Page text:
Airport traffic drops dramatically in November 2008 - 06/01/2009
GENEVA, 06 January 2009 – Global air traffic experienced a major setback in November 2008. Total passenger numbers during the month were about 2 percent lower than in November 2006 and 8 percent lower than in November 2007.
Worldwide passenger traffic dropped sharply by 8 percent in November 2008 as compared to November 2007, according to reports from the 165 key airports that participate in the monthly advance reporting system. International traffic, previously the driver of robust growth during the first half of 2008, decreased in November by 5.8 percent, and worldwide domestic traffic dropped by 8.5 percent for the month (Table 1). Driven by countries in North Africa and around the Arabian Gulf as well as Lebanon, only the Middle East (+8%) and Africa (+5%) regions recorded solid growth in international traffic (Table 2) for the month, compared to notable drops in Europe (-6%), Asia Pacific (-11%) and North America (-4%). Asia Pacific’s 2 percent growth for domestic traffic, due to growth in China, was offset by stark declines in Europe (-15%) and North America (-12%).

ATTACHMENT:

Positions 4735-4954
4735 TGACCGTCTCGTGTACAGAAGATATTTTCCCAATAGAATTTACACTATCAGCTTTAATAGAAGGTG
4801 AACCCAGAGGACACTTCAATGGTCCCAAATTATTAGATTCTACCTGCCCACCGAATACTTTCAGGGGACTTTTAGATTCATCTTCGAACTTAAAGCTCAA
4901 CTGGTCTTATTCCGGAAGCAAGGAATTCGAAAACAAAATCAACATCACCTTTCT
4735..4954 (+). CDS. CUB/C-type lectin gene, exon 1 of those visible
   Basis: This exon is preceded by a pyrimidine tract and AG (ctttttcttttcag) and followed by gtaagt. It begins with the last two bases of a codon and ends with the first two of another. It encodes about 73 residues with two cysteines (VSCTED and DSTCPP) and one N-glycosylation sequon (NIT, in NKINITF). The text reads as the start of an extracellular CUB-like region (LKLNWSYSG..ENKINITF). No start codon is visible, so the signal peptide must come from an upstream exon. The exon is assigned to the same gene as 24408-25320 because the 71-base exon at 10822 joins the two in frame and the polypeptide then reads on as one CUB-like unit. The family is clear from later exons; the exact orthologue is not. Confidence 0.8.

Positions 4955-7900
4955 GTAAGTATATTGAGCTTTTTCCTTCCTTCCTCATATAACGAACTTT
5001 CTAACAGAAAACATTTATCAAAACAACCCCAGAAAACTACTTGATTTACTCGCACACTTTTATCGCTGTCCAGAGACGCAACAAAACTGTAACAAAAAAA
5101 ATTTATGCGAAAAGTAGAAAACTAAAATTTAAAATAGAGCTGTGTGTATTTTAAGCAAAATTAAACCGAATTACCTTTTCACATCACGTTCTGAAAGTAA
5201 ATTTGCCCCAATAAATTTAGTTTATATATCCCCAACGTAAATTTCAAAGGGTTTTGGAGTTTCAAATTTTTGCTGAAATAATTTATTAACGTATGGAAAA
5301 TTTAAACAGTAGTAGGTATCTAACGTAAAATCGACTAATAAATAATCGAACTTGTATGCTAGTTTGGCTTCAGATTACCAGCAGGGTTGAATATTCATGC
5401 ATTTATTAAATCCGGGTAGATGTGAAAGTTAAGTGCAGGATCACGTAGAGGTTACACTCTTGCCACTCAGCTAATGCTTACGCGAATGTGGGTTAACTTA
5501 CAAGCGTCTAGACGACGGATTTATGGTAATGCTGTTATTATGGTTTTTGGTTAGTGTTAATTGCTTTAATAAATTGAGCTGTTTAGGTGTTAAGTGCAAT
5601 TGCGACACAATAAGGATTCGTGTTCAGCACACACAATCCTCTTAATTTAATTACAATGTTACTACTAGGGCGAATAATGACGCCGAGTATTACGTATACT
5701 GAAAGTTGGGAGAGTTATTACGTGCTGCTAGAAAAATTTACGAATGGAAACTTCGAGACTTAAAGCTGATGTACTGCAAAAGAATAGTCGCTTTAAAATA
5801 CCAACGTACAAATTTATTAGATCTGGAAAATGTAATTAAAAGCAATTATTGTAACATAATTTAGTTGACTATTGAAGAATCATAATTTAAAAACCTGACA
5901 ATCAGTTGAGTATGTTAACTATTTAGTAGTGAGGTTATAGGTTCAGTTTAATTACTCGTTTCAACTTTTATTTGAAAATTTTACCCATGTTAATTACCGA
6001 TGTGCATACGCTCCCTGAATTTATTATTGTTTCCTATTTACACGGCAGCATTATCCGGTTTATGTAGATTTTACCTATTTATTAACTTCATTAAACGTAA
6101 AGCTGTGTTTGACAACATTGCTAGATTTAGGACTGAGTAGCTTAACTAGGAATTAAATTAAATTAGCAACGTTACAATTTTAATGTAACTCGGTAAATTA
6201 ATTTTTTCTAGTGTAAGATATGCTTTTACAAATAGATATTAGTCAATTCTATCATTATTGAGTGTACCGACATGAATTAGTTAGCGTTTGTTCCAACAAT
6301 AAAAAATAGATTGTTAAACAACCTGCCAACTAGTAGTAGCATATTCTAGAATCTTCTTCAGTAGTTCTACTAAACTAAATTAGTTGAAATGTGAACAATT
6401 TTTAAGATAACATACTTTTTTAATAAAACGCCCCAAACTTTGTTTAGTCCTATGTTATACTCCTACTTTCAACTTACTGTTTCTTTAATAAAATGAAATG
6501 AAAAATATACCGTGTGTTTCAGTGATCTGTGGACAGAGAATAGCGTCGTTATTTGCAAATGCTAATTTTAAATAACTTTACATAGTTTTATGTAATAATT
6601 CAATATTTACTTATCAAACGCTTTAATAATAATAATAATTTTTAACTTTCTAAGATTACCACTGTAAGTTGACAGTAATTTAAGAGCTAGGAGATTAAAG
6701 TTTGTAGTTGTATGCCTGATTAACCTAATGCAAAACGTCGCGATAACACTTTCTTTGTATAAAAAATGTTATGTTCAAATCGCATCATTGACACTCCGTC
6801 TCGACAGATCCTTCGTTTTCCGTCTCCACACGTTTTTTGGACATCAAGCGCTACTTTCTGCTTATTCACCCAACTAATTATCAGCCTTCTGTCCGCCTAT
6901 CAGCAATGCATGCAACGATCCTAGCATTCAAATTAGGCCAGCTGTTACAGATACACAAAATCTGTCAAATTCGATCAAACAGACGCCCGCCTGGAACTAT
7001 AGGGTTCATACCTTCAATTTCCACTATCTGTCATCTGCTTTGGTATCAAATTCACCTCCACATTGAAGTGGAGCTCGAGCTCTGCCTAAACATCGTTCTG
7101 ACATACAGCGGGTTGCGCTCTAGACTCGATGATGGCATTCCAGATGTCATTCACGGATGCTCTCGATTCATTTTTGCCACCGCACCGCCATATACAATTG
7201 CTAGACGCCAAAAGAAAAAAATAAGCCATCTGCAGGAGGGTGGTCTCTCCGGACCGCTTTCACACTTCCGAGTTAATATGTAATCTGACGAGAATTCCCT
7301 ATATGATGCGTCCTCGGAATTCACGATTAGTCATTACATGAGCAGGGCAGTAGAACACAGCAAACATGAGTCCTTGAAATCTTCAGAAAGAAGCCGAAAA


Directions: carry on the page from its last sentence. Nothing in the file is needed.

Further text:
The countries worst hit by the fallout of battered economies are the United States, South Korea, Japan and the United Kingdom. Results from Thailand and India were further impacted by political protests and closure of the airport in Bangkok, and the terror attacks in Mumbai in late November. Spain saw domestic traffic declining further partly because of competition with new high speed train connections, and Italian airports suffered from the uncertain future of Alitalia. South African airports registered double digit declines in domestic traffic and fewer international passengers.
Global freight growth dropped dramatically in November 2008 by 15 percent. International freight plummeted by 15.6 percent and domestic tonnage by 13.1 percent. The year-to-date and the rolling 12-month year periods also registered negative growth (Table 1) compared to the same time period of the previous year leaving only the Middle East with positive results amongst all the regions (Table 3). The slowdowns starting in May presaged the trend, as depicted in Charts 1 and 2.